In some embodiments, further processing may involve pleating the fiber web. For instance, two fiber webs may be joined by a co-pleating process. In some cases, the fiber web, or various layers thereof, may be suitably pleated by forming score lines at appropriately spaced distances apart from one another, allowing the fiber web to be folded. It should be appreciated that any suitable pleating technique may be used.

In some embodiments, a fiber web can be post-processed such as subjected to a corrugation process to increase surface area within the web. In other embodiments, a fiber web may be embossed.

The fiber web described herein may be used in an overall filtration arrangement or filter element. As described herein, in some cases the fiber web may be coated with a resin that includes fibrillated fibers or other suitable fibers. In some embodiments, one or more additional layers or components are included with the fiber web (e.g., disposed adjacent to the fiber web, contacting one or both sides of the fiber web). In some embodiments, multiple fiber webs in accordance with embodiments described herein may be layered together in forming a multi-layer sheet for use in a filter media or element.

The fiber web can be incorporated into a variety of filter elements for use in various applications. Exemplary applications include air filters (e.g., heavy duty air filters, automotive air filters, HVAC filters, HEPA filters), fuel filters (e.g., ultra-low sulfur diesel), oil filters (e.g., lube oil filters or heavy duty lube oil filters), chemical processing filters, industrial processing filters, medical filters (e.g., filters for blood), water filters, and hydraulic filters (e.g., high-, medium-, and low-pressure specialty filters, including mobile and industrial filters). In some embodiments, a number of layers of fiber webs may be wrapped around an inner substrate (e.g., a synthetic or metal core) to form a wrapped filter. For example, a wrapped filter may include between 5 and 10 layers of fiber webs wrapped around the inner substrate. In some cases, the fiber web described herein can be used as filter media for coalescing applications (e.g., using a wrapped filter). For example, such fiber web may be used to remove oil from compressed air.

The filter elements may have the same property values as those noted above in connection with the fiber web. For example, the above-noted tensile strengths, air permeability, dust holding capacities, efficiencies of the fiber web may also be found in filter elements.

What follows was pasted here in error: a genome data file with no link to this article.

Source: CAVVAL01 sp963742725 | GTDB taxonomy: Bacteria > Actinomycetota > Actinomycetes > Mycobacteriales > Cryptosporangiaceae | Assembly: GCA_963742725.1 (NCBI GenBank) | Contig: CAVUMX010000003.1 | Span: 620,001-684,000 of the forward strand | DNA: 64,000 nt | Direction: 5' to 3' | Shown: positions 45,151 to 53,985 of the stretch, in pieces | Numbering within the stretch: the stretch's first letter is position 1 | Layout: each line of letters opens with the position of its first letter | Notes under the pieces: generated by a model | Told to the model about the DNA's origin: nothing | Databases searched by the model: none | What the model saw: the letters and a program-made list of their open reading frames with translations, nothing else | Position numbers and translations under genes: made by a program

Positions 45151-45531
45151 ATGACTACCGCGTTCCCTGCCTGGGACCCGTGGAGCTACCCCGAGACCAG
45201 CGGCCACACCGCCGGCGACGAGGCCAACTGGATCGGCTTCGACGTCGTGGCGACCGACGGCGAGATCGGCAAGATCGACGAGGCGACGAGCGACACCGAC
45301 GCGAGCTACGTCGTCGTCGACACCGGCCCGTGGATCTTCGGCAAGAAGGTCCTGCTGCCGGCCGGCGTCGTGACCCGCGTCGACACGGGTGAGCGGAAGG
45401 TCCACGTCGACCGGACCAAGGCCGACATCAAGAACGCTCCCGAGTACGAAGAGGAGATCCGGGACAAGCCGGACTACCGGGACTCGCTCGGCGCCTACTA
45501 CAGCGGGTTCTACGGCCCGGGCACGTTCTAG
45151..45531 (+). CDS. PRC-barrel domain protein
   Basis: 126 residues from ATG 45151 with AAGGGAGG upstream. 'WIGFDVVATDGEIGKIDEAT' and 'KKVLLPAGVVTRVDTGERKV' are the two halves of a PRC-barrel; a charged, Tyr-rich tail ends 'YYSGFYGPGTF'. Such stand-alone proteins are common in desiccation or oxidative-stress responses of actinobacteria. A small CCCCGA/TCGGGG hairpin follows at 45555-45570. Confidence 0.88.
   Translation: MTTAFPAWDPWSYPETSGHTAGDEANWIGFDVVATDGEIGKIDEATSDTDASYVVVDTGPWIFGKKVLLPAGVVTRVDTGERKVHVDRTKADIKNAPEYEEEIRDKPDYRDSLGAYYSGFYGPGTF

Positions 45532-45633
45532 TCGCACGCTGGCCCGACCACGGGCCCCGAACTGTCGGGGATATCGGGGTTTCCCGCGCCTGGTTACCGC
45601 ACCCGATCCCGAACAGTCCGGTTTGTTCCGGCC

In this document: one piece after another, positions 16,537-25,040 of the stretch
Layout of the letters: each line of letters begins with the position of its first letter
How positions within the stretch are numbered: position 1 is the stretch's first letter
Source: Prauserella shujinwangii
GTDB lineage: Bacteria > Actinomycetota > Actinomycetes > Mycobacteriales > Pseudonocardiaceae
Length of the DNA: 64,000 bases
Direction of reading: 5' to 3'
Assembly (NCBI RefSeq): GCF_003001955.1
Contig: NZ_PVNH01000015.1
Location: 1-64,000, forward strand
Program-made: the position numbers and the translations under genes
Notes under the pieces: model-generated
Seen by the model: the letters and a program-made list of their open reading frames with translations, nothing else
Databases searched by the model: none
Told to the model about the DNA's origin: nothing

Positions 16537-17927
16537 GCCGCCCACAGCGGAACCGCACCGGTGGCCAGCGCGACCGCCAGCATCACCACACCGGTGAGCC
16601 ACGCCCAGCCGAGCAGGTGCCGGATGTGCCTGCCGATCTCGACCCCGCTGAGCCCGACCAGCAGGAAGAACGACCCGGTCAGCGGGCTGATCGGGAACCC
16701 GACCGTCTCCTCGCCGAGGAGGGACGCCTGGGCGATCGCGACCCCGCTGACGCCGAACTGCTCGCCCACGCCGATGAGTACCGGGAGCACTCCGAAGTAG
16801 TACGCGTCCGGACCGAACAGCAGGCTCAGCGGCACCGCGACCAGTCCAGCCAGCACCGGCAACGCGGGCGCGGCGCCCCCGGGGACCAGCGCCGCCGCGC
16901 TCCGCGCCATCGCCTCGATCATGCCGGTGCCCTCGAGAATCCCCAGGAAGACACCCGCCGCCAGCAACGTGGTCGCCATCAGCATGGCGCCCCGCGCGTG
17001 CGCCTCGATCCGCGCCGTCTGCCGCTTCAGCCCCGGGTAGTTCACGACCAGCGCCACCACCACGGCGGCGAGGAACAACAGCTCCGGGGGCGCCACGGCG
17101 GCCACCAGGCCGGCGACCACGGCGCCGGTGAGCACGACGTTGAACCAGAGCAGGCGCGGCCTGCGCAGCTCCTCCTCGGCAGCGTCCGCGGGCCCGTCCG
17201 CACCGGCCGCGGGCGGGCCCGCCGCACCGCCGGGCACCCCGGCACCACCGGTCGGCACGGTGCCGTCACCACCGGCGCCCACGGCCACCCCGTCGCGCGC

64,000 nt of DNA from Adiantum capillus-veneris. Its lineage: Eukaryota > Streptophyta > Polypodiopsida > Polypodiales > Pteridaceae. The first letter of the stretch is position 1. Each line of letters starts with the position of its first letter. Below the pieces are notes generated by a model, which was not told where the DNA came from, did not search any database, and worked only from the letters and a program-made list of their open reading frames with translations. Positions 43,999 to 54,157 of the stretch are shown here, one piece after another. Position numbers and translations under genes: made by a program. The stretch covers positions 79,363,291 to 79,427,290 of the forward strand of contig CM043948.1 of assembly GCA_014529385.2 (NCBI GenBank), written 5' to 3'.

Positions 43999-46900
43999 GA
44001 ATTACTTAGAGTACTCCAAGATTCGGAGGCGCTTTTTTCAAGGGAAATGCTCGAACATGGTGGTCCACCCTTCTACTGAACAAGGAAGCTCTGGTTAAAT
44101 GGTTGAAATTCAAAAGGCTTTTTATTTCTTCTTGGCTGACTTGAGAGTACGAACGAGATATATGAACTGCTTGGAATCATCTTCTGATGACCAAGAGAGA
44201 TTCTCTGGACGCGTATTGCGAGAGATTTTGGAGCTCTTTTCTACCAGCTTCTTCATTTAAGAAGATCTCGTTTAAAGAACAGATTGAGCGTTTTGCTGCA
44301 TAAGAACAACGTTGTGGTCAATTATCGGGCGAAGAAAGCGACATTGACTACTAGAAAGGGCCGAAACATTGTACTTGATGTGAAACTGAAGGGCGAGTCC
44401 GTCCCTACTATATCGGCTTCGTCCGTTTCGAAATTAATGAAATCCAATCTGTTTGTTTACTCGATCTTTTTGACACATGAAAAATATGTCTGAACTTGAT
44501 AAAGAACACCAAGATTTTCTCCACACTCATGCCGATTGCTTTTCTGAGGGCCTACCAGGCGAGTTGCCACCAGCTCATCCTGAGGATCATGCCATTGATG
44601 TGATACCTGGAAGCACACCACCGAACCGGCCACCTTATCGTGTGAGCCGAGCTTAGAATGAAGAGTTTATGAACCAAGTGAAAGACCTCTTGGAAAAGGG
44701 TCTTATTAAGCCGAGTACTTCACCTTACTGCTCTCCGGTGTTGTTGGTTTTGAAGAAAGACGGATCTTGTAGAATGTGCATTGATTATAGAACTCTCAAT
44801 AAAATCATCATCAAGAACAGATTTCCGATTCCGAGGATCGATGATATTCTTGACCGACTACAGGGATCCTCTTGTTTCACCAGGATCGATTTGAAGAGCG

During use, the fiber web mechanically traps particles on or in the layers as fluid flows through the fiber web. The fiber web need not be electrically charged to enhance trapping of contamination. Thus, in some embodiments, the fiber web is not electrically charged. However, in some embodiments, the fiber web may be electrically charged.

EXAMPLES Example 1

A fiber web coated with a resin containing fibrillated cellulose fibers was formed. The resulting fiber web had a higher tensile strength and elongation, but substantially the same air permeability and basis weight, compared to a coated fiber web that did not contain fibrillated cellulose fibers in the coating (Comparative Example 1).

The fiber web was formed from about 69 wt % softwood fibers, about 13 wt % hardwood fibers, about 12 wt % synthetic fibers, and about 6 wt % glass fibers by a wet-laid process. The coated fiber web had a basis weight of about 212 g/m2, an air permeability of about 19 CFM, a wet MD tensile strength of about 17 lb/in, a wet CD tensile strength of about 7.8 lb/in, a wet MD peak elongation of about 6.6%, and a wet CD peak elongation of about 7.9%.

A resin coating was formed by first adding fibrillated cellulose fibers to pure water. The fibrillated cellulose fibers had a mean diameter in the micron range. The resulting solution/suspension containing the fibers was then added to a water-based polymeric resin (e.g., a vinyl acetate/styrene acrylic resin) that also included acrylic acid as a viscosity modifier, a water repellant, urea-formaldehyde as a crosslinker, and ammonia as a pH adjuster. The fibrillated cellulose fibers were about 1 wt % of the resin.